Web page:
Criminal Defense Process
- First step in the process;
- Official notification to Defendant of charges and possible punishment against him or her;
- Defendant enters plea of guilty, not guilty or no contest;
- If charged with a misdemeanor, the court will set your next appearance for Trial or Pre-Trial;
- If charged with a felony, the court will schedule your matter for preliminary hearing;
- The court will establish bond; and
- If entered guilty plea to misdemeanor, sentencing may occur.
This is a meeting between the Prosecution and the Defense. This provides the opportunity to discuss the strengths and weaknesses of each other’s case, plea bargain possibilities and discovery issues.
Preliminary Hearing (Felonies only)
This is a hearing where a Judge decides if there is enough evidence to bind a case over to the Grand Jury. It is a low burden of proof as the State must only show that there is probable cause to believe a crime was committed and that the Defendant is the one who committed it.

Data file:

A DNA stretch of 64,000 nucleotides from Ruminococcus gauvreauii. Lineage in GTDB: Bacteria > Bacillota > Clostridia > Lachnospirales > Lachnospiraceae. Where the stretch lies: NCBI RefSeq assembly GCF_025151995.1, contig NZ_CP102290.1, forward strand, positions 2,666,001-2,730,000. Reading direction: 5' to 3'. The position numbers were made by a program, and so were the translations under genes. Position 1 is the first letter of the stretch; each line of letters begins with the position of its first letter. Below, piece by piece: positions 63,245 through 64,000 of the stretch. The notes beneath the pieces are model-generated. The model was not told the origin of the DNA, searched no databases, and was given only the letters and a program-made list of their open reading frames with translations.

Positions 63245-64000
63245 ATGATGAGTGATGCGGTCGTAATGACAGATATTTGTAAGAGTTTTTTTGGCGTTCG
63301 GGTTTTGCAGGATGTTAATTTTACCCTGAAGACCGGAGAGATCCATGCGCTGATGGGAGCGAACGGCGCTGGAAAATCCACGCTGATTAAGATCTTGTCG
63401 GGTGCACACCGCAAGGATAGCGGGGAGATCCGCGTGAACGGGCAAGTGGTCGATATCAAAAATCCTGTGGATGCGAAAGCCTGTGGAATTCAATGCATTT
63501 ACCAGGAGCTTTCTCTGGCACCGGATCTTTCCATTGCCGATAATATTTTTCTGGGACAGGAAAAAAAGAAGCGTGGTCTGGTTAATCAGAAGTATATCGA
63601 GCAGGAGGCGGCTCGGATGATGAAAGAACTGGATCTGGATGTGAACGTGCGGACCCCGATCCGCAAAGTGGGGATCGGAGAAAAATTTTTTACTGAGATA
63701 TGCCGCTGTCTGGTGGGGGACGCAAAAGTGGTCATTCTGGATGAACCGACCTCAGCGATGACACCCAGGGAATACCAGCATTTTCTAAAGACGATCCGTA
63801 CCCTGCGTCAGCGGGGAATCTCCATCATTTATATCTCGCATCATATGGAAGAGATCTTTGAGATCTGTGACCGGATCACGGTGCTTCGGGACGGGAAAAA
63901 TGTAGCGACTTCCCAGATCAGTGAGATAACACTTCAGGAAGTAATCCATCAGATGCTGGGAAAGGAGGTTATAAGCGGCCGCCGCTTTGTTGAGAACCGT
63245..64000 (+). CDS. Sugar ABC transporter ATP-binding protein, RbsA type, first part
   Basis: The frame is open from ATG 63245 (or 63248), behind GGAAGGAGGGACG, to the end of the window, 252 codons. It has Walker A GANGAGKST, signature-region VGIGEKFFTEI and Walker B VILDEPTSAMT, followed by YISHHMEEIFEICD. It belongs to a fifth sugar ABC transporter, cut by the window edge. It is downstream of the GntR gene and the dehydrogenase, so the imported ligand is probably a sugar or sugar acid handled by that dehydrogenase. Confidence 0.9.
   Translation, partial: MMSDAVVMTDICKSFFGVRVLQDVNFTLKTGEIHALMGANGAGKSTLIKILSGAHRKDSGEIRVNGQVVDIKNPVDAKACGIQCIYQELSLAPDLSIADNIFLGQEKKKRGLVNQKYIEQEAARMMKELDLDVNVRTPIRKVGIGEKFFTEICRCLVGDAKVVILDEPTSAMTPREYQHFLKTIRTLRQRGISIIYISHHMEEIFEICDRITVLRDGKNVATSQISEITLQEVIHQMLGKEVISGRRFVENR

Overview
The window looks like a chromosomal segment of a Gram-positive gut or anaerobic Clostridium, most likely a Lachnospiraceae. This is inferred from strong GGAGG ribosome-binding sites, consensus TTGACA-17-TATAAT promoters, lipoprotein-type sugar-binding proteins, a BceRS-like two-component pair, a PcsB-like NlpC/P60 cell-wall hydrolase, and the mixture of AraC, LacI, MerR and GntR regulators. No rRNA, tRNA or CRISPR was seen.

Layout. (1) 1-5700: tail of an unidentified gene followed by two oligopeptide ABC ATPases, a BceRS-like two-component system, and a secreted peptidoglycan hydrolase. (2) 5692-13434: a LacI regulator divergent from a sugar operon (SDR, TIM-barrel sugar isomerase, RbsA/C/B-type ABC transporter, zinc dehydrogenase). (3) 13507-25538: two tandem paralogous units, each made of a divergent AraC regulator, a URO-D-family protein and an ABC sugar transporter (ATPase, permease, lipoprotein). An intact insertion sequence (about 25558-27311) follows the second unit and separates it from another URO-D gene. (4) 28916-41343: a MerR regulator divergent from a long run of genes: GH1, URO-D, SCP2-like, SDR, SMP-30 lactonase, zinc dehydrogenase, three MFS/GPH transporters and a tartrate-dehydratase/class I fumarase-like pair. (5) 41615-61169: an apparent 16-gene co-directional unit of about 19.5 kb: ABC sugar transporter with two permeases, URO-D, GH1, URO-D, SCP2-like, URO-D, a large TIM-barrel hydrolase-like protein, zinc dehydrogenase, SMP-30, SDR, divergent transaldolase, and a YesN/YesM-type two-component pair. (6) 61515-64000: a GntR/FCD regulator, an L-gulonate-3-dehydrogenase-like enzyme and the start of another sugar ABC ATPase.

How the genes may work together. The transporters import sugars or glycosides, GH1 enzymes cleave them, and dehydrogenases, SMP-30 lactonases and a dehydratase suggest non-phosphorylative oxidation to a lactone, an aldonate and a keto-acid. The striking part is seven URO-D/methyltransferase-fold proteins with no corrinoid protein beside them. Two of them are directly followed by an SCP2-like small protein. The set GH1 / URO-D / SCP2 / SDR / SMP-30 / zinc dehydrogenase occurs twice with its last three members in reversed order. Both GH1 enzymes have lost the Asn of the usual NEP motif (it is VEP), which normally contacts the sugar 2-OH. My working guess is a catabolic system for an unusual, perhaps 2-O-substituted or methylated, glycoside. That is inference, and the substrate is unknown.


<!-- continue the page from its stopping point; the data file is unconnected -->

Grand Jury (If Felony Bound over)
Secret Proceeding where a body of twelve citizens decide whether or not someone should be indicted and for what charges.
Plea bargains are a way to avoid a more serious conviction by pleading to a lighter one. Some Judges and Prosecutors are more inclined to plea bargain than others.
This is the fact finding phase of a case and it may be a bench trial (to the Judge) or a jury trial. Defendants are entitled to a trial by jury for all misdemeanor or felony charges. The burden of proof lies with the Prosecution to prove a Defendant’s guilt beyond a reasonable doubt.